Having “disease mutational variants” (genotype) but not exhibiting the disease (phenotype)

This is a very interesting exciting study, a great example of “thinking outside the box”. Genetic studies of human Mendelian diseases (one or few mutations in one or few genes) have traditionally focused on detection of the disease-causing mutations in afflicted patients. Generally, it has been strongly agreed upon that these variants cause 100% penetrance, i.e. if you have the mutation, you will develop the disease (time of onset can be variable, due to modifying genes and other factors).

In the study be;pw, authors describe a complementary approach that seeks to identify healthy individuals resilient to highly penetrant forms of genetic childhood disorders. A comprehensive screen of 874 genes in 589,306 genomes––surprisingly(!!!)––resulted in identification of 13 adults harboring mutations for eight severe Mendelian conditions, with no reported clinical manifestation of the indicated disease. To at least some of us geneticists and pediatricians, … this discovery is absolutely mind-boggling.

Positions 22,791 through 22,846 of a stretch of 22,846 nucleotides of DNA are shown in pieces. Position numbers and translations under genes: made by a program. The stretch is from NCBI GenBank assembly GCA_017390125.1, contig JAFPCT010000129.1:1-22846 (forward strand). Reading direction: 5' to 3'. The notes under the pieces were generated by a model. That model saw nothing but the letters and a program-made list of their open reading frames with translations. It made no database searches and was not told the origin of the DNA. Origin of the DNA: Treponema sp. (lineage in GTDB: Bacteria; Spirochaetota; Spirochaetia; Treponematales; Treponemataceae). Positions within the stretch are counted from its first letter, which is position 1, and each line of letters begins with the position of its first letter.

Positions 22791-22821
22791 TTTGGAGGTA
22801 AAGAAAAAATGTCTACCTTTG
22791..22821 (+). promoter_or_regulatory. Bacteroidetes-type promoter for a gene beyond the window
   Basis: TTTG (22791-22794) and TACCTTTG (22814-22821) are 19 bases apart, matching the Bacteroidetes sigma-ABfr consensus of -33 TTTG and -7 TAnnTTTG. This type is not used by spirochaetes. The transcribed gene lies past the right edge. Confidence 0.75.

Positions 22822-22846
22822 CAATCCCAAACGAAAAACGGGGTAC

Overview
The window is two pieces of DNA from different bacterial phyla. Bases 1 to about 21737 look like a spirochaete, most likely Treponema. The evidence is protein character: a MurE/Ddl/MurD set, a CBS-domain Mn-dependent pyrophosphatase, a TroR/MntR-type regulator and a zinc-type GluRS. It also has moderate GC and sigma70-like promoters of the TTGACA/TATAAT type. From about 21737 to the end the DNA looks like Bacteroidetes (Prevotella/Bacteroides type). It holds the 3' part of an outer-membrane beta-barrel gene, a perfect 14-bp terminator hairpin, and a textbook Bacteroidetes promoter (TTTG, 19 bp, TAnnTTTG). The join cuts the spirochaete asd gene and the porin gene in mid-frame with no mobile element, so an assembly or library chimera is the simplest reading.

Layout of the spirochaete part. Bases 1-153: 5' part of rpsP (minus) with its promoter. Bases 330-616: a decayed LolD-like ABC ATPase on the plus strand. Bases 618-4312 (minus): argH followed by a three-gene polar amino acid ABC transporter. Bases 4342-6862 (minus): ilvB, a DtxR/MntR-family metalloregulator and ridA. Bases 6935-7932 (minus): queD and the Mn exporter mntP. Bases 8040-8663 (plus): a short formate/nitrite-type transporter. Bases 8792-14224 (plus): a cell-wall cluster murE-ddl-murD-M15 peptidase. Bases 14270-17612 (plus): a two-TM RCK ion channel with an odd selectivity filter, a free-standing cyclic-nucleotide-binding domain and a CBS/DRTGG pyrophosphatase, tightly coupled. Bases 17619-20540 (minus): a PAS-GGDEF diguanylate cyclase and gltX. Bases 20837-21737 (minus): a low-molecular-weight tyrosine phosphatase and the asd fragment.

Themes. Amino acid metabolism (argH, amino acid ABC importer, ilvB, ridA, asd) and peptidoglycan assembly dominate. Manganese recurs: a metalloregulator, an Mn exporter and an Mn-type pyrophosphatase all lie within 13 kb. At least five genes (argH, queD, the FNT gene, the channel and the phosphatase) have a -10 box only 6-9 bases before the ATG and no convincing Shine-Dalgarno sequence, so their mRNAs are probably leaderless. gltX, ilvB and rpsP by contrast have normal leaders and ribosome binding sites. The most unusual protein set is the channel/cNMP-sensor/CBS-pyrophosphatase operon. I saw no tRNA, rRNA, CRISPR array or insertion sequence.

These findings demonstrate the promise of broadening genetic studies to systematically search for “healthy” individuals who are buffering the effects of rare, highly-penetrant, deleterious mutations. These data also indicate that incomplete penetrance for Mendelian diseases is likely more common than previously believed. The identification of resilient individuals may provide a first step toward uncovering protective genetic variants that could help elucidate the mechanisms of Mendelian diseases and new therapeutic strategies. 

Nat Biotechnol  2o16; doi:10.1038/nbt.3514  (article, not yet in published form) and Nature doi:10.1038/nature.2016.19719 (editorial about article)


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